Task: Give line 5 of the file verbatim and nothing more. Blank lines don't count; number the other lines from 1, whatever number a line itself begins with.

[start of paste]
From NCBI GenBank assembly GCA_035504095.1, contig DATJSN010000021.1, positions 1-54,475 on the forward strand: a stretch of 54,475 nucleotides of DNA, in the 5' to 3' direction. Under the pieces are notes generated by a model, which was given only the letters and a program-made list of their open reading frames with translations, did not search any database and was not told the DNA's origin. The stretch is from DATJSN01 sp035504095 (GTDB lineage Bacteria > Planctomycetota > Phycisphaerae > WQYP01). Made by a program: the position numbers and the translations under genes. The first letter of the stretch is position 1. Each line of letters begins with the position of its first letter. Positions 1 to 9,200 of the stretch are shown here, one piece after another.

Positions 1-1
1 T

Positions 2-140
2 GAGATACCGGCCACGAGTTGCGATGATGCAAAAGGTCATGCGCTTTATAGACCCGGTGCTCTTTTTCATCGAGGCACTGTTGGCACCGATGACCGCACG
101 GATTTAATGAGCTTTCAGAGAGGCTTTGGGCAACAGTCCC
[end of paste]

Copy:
2 GAGATACCGGCCACGAGTTGCGATGATGCAAAAGGTCATGCGCTTTATAGACCCGGTGCTCTTTTTCATCGAGGCACTGTTGGCACCGATGACCGCACG